A proposal to remove protections for gay, lesbian, bisexual and transgender Minnesotans from discrimination was put on hold indefinitely Friday by the bill's sponsor. "It won't come back up this session," conceded Sen. Michael Jungbauer, R-East Bethel. (03/21/2003)
The Minnesota Department of Health is withdrawing proposed rules that would clearly explain to the public their collection of health care billing records. Minnesota Commissioner of Health Dianne Mandernach said concerns raised by citizens and lawmakers prompted the decision, but added that the department would continue to study the issue. (03/21/2003)
A bill to expand the storage of spent nuclear fuel at the Xcel Energy's Prairie Island nuclear plant has cleared its first legislative hurdle. On Wednesday the House Regulated Industries Committee approved the measure on a 13-7 party-line vote, with Republicans in support. Xcel says without the additional capacity, the plan will be forced to shut down in 2007, depriving the state of a major source of electricity. But environmental advocates say the company should be weaned from a reliance on nuclear power and be required to develop renewable energy alternatives. (03/20/2003)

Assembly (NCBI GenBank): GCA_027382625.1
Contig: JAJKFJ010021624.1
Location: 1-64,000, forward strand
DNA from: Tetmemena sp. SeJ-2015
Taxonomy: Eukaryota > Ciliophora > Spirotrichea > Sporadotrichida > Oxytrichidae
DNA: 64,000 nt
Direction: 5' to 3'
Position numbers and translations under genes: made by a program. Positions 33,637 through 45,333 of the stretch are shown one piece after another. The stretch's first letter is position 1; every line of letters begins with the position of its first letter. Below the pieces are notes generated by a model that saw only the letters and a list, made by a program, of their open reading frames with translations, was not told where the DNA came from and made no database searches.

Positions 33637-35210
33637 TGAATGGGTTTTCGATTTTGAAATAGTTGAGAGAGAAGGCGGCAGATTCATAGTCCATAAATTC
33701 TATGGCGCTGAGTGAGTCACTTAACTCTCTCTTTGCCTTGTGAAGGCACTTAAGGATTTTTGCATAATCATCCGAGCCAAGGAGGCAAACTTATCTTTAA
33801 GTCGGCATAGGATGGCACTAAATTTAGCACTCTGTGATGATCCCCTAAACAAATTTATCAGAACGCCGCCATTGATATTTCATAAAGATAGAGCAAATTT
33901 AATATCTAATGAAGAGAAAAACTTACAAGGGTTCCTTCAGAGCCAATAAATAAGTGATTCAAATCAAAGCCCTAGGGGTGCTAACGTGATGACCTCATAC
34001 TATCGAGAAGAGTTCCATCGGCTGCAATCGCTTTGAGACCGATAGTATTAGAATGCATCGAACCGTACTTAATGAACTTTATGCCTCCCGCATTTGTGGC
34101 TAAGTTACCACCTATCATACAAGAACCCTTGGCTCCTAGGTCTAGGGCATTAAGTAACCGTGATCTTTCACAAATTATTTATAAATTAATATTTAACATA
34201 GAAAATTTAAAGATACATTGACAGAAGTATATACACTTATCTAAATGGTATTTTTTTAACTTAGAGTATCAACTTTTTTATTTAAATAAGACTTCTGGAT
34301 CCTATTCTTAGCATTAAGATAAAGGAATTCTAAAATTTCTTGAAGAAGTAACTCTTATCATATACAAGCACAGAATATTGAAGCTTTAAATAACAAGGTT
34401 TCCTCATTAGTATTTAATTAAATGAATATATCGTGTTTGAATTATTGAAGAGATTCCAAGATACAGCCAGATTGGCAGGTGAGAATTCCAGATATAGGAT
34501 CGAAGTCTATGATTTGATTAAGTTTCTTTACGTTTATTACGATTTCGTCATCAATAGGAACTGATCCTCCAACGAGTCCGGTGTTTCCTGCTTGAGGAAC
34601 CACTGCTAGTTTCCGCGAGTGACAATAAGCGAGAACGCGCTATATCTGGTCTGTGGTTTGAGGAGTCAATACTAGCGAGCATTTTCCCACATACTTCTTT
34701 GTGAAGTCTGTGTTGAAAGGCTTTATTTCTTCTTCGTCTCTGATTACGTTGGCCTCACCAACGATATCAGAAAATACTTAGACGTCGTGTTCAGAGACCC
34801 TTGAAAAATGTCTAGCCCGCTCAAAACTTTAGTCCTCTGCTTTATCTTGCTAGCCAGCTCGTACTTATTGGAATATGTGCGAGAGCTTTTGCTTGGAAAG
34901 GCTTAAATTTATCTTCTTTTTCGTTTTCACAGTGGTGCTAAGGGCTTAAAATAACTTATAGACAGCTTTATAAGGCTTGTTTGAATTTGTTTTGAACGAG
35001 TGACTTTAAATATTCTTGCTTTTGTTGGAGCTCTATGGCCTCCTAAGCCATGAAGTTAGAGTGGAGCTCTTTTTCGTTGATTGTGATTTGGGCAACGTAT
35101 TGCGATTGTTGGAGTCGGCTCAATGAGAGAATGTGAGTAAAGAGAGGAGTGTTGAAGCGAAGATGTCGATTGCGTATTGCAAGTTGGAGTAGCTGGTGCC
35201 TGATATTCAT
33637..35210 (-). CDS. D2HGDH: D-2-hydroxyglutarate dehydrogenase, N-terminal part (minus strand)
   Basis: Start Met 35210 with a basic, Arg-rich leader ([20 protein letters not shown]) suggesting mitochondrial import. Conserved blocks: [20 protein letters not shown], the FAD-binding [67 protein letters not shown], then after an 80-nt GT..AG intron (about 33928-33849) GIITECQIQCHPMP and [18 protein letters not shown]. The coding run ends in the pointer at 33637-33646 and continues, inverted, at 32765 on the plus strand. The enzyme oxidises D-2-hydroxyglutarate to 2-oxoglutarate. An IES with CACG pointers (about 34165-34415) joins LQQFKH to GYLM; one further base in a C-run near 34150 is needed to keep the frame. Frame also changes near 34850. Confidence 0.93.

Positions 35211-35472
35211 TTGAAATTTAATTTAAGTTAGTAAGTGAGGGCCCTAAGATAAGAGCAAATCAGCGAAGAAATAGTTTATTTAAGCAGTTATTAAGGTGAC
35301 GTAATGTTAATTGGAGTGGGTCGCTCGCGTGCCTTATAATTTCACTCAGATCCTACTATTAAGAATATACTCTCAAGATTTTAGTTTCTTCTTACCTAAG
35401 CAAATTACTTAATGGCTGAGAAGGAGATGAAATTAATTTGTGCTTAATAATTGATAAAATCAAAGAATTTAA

Minnesota's emergency operations center has opened with the first U.S. airstrikes against Iraq. Governor Pawlenty says there are no known specific threats against Minnesota. But he says the state is taking steps to make sure it's doing all it can to prevent and respond to terrorist threats, if necessary. Pawlenty is also hearing support and criticism of his proposed budget plan and the no-new-tax pledge he signed during his campaign for governor. He talks about current events and state news, and answers questions from MPR listeners. ( 03/20/2003)
Minnesotans behind Gov. Tim Pawlenty's budget plan gave him a hero's welcome Wednesday at a Capitol rally. A few hundred people attended the event, dubbed Taxpayer Day at the Capitol, and gave Pawlenty's no-tax-increase budget a strong endorsement. (03/19/2003)